SELECT * FROM employees WHERE salary = 60000;

The following is the output produced by the preceding example:

employee_no | name             | department   | salary
------------+------------------+--------------+--------------
1224        | John Zimmerman   | Sales        | 60000

Numeric expressions

The purpose of numeric expressions is to perform a mathematical operation on a query.

The following example shows how to use a basic numerical expression in a SELECT statement:

SELECT (10 + 5) AS ADDITION;

The following is the output produced by the preceding example:

addition
--------------
15

You can also use predefined functions such as avg(), sum(), or count() to perform aggregate data calculations on a table or a column.

The following example uses the sample table from Comparison operators and shows a SELECT statement that returns the number of employee rows:

SELECT count(*) AS "rows" FROM employees;

The following is the output produced by the preceding example:

rows
-----------
4

Date expressions

Date expressions retrieve the current system date and time, as shown in the following SELECT statement example:

SELECT CURRENT_TIMESTAMP;

The following is the output produced by the preceding example:

now
--------------
2021-03-15 14:38:28.078+05:30

You can use these expressions during data manipulation.

Conditional expressions and operators

Conditional expressions and operators assist you with forming conditional queries. YSQL supports CASE and CAST, among others.

CASE

The CASE expression enables you to add if-else logic to your queries (for example, to SELECT, WHERE, GROUP BY, and HAVING ).

The following is the syntax of the general form of the CASE expression:

CASE
  WHEN condition_a  THEN result_a
  WHEN condition_b  THEN result_b
  [WHEN ...]
  [ELSE result_else]
END

Each condition is a boolean expression. If it evaluates to false, CASE continues evaluation until it finds a condition that evaluates to true. If a condition evaluates to true, CASE returns the result that follows the condition and stops evaluation. If all conditions evaluate to false, CASE returns the result that follows ELSE. If ELSE is not included in the statement, the CASE expression returns NULL.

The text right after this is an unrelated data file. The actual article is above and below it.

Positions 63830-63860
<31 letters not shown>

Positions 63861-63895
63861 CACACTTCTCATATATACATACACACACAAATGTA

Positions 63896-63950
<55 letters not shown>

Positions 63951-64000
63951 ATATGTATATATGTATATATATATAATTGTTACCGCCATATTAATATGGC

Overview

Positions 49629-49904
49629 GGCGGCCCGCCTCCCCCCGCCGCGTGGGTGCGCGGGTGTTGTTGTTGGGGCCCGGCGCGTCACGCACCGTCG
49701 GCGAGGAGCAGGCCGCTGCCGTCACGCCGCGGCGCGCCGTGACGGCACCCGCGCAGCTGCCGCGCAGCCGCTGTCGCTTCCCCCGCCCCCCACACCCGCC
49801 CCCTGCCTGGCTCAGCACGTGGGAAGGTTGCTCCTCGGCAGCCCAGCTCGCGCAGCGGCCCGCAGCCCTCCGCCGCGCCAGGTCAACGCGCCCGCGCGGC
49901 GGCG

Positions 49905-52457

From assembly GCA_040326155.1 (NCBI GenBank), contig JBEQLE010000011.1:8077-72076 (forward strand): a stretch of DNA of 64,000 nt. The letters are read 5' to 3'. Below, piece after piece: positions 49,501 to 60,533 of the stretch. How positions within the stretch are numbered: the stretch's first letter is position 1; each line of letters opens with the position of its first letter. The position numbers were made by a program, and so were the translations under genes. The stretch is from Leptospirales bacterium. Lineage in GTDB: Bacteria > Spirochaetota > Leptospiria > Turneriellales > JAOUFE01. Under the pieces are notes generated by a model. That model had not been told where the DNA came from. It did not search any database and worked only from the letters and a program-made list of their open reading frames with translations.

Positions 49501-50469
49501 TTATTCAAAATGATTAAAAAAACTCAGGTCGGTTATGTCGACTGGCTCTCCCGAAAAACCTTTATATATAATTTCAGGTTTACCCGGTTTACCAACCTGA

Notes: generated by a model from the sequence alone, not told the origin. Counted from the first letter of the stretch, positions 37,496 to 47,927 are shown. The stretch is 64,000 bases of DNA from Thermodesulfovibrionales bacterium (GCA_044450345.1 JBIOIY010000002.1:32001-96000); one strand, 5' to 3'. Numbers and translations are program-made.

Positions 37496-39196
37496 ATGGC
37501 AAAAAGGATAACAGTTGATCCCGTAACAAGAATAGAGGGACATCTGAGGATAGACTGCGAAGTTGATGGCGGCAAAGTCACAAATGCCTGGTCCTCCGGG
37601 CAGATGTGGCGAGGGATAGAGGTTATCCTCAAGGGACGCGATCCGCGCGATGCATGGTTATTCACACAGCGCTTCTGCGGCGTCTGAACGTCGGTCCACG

Suppose you work with a database that includes the following table populated with data:

CREATE TABLE employees (
  employee_no integer PRIMARY KEY,
  name text,
  department text
);
INSERT INTO employees VALUES
  (1221, 'John Smith', 'Marketing'),
  (1222, 'Bette Davis', 'Sales'),
  (1223, 'Lucille Ball', 'Operations'),
  (1224, 'John Zimmerman', 'Sales'),
  (1225, 'Lee Bo', 'Sales'),
  (1226, 'Frank Sinatra', 'Operations');

The following example uses the CASE expression in the SELECT statement to create labels for employees based on their employee number: if the number is smaller than 1223, the employee is a senior; if the number is greater than 1223 and smaller than or equal to 1225, the employee is intermediate; if the number is greater than 1225, the employee is a junior:

SELECT employee_no, name,
  CASE
    WHEN employee_no > 0
      AND employee_no <= 1223 THEN 'Senior'
    WHEN employee_no > 1223
      AND employee_no <= 1225 THEN 'Intermediate'
    WHEN employee_no > 1225 THEN 'Junior'
  END seniority
FROM employees
ORDER BY name;

The preceding example produces the following output, with a column alias seniority placed after the CASE expression:

 employee_no  | name           | seniority
--------------+----------------+--------------
1222          | Bette Davis    | Senior
1226          | Frank Sinatra  | Junior
1221          | John Smith     | Senior
1224          | John Zimmerman | Intermediate
1225          | Lee Bo         | Intermediate
1223          | Lucille Ball   | Senior

CAST

You can use the CAST operator to convert a value of one data type to another.

The following is the syntax of the CAST operator:

CAST (expression AS new_type);

expression is a constant, a table column, or an expression that evaluates to a value. new_type is a data type to which to convert the result of the expression.

The following example converts a string constant to an integer:

SELECT CAST ('25' AS INTEGER);

The following example converts a string constant to a date:

SELECT
  CAST ('2021-02-02' AS DATE),
  CAST ('02-DEC-2020' AS DATE);

The preceding example produces the following output:

 date       | date
------------+----------------
 2021-02-02 | 2020-12-02

YSQL supports another syntax for casting data types:

expression::type

The following example demonstrates the use of the :: operator:

SELECT
'25'::INTEGER,
'02-DEC-2020'::DATE;